Richmond Hill program will alleviate litter

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Councilmember Ruben Wills has teamed up with the Department of Sanitation, the Wildcat Service Corporation and local business owners to create a commercial corridor cleanup program in response to the illegal dumping and chronic littering around the area.
Councilmember Ruben Wills has teamed up with the Department of Sanitation, the Wildcat Service Corporation and local business owners to create a commercial corridor cleanup program in response to the illegal dumping and chronic littering around the area.

City officials, local merchants and the community are coming together in Richmond Hill to kick-start a program set to beautify the streets.

“We can only do so much, [residents] can only do so much, but together we can do a lot more,” said Iggy Terranova of the New York City Department of Sanitation (DOS).

Councilmember Ruben Wills has teamed up with the DOS, the Wildcat Service Corporation and local business owners to create a commercial corridor cleanup program in response to the illegal dumping and chronic littering around the area.

“Our merchants are stepping up and our community is coming together for advocacy,” said Wills at a press conference on Friday, November 30.

Through the 2011-2012 fiscal year, Wills’ office was able to secure the funds necessary to create such a program, which allowed the DOS to increase its pickups to three days a week, and the Wildcat Service Corporation to pick up along the commercial corridor on another two.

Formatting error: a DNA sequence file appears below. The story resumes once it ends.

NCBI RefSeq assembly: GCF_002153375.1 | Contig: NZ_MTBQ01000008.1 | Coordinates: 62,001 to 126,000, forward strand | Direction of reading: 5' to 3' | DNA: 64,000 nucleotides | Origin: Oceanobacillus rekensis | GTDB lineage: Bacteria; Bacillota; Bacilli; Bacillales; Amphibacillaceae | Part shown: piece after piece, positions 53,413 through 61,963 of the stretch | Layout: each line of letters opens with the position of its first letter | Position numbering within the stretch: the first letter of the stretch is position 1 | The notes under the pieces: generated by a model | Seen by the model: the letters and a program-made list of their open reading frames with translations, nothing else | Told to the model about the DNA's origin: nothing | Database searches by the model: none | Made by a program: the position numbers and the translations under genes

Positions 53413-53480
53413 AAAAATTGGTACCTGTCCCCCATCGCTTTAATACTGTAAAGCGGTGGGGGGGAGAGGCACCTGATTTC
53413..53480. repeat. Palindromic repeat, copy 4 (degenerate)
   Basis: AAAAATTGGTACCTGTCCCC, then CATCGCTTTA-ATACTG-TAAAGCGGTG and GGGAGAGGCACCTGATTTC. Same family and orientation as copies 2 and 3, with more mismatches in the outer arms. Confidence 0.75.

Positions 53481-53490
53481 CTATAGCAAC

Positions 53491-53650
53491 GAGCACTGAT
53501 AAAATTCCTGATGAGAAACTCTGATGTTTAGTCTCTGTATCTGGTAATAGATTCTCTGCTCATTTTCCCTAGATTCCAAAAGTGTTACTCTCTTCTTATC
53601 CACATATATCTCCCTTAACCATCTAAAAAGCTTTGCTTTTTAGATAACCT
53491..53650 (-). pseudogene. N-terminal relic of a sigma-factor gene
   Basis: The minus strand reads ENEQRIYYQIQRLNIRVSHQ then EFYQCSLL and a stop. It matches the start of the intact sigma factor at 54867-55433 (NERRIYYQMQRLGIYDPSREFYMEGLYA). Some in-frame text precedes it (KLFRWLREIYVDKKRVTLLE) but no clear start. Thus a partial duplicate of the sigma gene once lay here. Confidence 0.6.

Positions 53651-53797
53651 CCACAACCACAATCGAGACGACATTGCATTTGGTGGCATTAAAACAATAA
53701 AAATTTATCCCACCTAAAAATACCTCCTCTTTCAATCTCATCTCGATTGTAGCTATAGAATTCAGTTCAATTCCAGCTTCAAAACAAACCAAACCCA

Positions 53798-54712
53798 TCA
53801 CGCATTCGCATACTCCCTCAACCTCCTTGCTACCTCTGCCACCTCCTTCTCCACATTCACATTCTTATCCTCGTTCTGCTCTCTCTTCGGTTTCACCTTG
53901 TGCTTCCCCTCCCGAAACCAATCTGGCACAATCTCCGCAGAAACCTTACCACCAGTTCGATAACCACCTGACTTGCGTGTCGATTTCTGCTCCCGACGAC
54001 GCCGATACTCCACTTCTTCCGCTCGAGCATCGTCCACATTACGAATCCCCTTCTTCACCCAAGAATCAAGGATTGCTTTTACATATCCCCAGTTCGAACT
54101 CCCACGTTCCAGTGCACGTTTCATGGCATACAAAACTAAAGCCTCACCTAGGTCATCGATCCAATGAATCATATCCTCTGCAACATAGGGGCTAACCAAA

The Wildcat Corporation is a nonprofit organization that provides resources for New Yorkers to become economically independent, according to their website. They have joined the cleanup effort, organizing representatives to assist in litter clearing.

“Problem areas,” such as those along Liberty Avenue and Hutch Boulevard, have been made priorities.

“It’s a citywide problem,” said Terranova. “Litter is everywhere, and it’s not going anywhere unless people take responsibility for it.”

The DOS recommends simple fixes to the litter problem: keep your own area clean, regularly sweep the sidewalk, have your own sanitation receptacle and turn in an illegal dumper.

If the litter is not eliminated around a storefront, owners risk a $100 fine for the mess. This is also applicable to those caught improperly disposing of their trash.

The program also includes the DOS’s “Adopt-a-Basket Program,” in which any person, group, store operator or building manager actually claims a sanitation receptacle and is responsible for monitoring its usage. When the basket is three-quarters full, the adopter will be expected to remove the trash in a bag and leave it next to the basket for the DOS to service. A new liner will be placed in the basket as needed.

Councilmember Letitia James, Sanitation Committee chair, believes that the relationships being made between city and local organizations with local merchants should be valued going forward.

“At a time when everyone is focusing on Sandy recovery and there’s a deficit in the city budget, we need to look towards public-private partnerships,” she said.